Thursday 23rd (09:30) - Friday 24th May 2013
The University of Birmingham
http://www.cs.bham.ac.uk/~axs This paper is
A PDF version may be added later.
A partial index of discussion notes is in
The Meta-Morphogenesis project offers a different stance: we can think of embodied agents
of various sorts as being embedded in environments of varying complexity and with varying
challenges and opportunities, which resulted in evolutionary changes in both sensory-motor
morphologies, and forms of information-processing, including development of new more
complex information-processing architectures, more varied forms of representation and more
complex uses of information.
Developmental biology also investigates such changes in the morphology, behaviours,
environments, capabilities, challenges, opportunities, during development of individuals
including changes before and after separation from mother or hatching from egg or cocoon, etc.
We need to add to such investigations the transitions in information processing including, for example, changes in
There may be some continuous changes (e.g. increase in size, or speed) but the important
changes in information-processing are discontinuities.
Identifying the many past discontinuities may give us new deep insights into existing
information processing mechanisms and capabilities that are too complex and intricate to
be directly inspected, either in behavioural experiments/observations or physiological
observations/measurements. For a growing list of transitions see:
This talk will highlight particular types of evolutionary transition, from direct,
immediate and practical interaction with the immediate environment, using "online
intelligence" to increasingly indirect remote and theoretical engagement,
or "offline intelligence".
Online intelligence includes for example, chemotaxis, sensory triggering, reflex
responses, and various types of servo-control, including walking, running, grasping or
catching things, all of which require detailed and accurate information about states
and processes in the immediate environment, to be used and over-written almost
Offline intelligence involves use of information about collections of possibilities,
constraints on possibilities, chains of sets of future possibilities, and also backward
reasoning concerning possible explanations of perceived states, events and processes.
Often instead of precise and detailed information (e.g. measures of distance, direction,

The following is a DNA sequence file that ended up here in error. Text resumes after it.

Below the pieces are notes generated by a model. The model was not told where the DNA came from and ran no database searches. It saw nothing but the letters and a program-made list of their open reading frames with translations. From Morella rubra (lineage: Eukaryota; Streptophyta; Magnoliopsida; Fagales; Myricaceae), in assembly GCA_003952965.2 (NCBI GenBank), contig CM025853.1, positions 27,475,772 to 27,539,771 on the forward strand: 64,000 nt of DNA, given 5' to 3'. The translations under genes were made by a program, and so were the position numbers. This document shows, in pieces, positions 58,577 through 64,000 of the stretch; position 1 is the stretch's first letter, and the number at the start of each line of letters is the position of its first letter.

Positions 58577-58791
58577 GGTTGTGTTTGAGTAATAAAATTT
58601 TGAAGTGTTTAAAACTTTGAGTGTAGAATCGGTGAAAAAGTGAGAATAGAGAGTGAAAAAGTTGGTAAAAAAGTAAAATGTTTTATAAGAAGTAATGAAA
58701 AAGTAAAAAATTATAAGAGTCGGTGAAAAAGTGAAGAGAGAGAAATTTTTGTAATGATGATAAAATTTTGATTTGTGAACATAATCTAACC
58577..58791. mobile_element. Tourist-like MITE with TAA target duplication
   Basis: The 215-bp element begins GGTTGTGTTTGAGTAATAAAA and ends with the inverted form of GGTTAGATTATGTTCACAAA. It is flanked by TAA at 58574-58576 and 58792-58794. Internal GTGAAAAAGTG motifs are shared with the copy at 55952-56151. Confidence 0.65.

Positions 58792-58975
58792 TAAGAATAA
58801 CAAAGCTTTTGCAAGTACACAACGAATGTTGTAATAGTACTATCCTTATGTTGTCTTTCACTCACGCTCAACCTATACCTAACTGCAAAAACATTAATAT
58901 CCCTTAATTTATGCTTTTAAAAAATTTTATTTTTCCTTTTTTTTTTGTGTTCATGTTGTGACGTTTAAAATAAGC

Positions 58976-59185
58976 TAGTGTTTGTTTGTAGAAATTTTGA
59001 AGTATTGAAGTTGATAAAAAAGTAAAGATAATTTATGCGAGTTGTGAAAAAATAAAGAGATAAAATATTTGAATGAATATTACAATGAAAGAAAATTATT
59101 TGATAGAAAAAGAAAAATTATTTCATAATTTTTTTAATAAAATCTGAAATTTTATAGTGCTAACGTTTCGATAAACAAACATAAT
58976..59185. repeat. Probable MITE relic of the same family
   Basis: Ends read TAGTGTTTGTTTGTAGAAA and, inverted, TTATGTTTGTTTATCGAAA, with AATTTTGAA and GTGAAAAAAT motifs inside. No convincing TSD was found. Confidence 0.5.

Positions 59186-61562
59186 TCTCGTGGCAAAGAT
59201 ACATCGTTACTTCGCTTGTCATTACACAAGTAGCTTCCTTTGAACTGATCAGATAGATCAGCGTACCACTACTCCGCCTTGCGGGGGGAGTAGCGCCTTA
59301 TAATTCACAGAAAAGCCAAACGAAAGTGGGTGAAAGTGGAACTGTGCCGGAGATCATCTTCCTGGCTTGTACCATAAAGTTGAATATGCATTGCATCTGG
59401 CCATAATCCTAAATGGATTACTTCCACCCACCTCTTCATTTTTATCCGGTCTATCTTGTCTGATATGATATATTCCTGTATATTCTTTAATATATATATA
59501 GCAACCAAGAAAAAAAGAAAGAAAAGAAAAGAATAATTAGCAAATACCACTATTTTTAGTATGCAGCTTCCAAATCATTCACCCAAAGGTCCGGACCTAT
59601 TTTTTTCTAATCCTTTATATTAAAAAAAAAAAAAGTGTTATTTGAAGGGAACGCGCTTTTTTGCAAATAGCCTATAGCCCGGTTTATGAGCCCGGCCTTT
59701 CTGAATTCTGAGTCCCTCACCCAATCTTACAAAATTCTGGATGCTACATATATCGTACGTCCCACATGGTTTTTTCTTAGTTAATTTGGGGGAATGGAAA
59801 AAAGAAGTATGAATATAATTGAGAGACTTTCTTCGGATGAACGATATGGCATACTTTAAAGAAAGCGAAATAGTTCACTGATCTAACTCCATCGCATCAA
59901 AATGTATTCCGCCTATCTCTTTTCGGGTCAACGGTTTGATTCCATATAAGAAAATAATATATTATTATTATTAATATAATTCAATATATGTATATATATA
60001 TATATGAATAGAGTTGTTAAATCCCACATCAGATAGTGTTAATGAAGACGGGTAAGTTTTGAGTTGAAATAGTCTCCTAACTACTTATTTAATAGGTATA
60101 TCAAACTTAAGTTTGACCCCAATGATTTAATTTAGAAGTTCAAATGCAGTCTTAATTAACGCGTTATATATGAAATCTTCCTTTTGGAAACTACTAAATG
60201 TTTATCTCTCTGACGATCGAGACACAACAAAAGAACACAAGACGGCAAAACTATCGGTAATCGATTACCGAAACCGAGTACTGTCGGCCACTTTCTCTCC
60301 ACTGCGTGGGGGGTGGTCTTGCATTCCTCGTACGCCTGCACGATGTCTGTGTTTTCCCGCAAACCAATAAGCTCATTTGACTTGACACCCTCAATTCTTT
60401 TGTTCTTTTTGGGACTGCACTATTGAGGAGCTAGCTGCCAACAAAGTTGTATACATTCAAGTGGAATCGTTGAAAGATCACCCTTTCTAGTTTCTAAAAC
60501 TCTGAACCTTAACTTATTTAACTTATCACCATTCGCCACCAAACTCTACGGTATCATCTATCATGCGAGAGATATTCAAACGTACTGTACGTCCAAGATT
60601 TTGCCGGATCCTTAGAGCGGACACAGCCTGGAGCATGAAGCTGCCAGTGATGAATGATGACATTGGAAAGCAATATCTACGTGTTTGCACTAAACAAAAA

speed, angle curvature, etc.) it abstracts away from such details in order to represent a
range of possibilities and some of their invariants, or constraints, and may even include
branching sets of possibilities.
The information used in "offline intelligence" neither refers to the precise details
of what's going on here and now, nor is restricted to immediate use in controlling
actions, It is very closely related to human mathematical competences, I suggest that
detailed research will find many examples of offline intelligence that can be seen as
precursors to mathematical reasoning that evolves or develops later.
Note that possibilities are not probabilities: possibilities are intrinsically unordered,
for example, and need not form a metric space, though many sets of possibilities can over
time, have their ontology enriched to include metrical properties. For example, they may
start as partially ordered sets.
One of the striking results was production of abilities in our ancestors that led to
discoveries in Euclidean geometry before there were teachers or textbooks, and without
which Euclid's Elements, one of the high points of human intelligence, would not have been
possible. I suspect an earlier transition, in the evolution of many more species, was
evolution of abilities to discover and reason about affordances and constraints on
affordances prior to making use of those affordances, without which corvid nest building,
elephant adults helping their infants, and many other examples of non-human intelligence
would have been impossible. Likewise intelligence in pre-verbal humans, who discover what
I call 'Toddler Theorems'.
Unfortunately, we still lack theories or mechanisms able to explain the main reasoning
processes involved, and neither the vast amounts of research on bayesian mechanisms nor
the work on powerful logical and algebraic theorem provers seems able to fill the gap. I
can't yet provide mechanisms, but I'll present some clues about a way forward.
Compare Karmiloff-Smith's, Beyond Modularity (1992):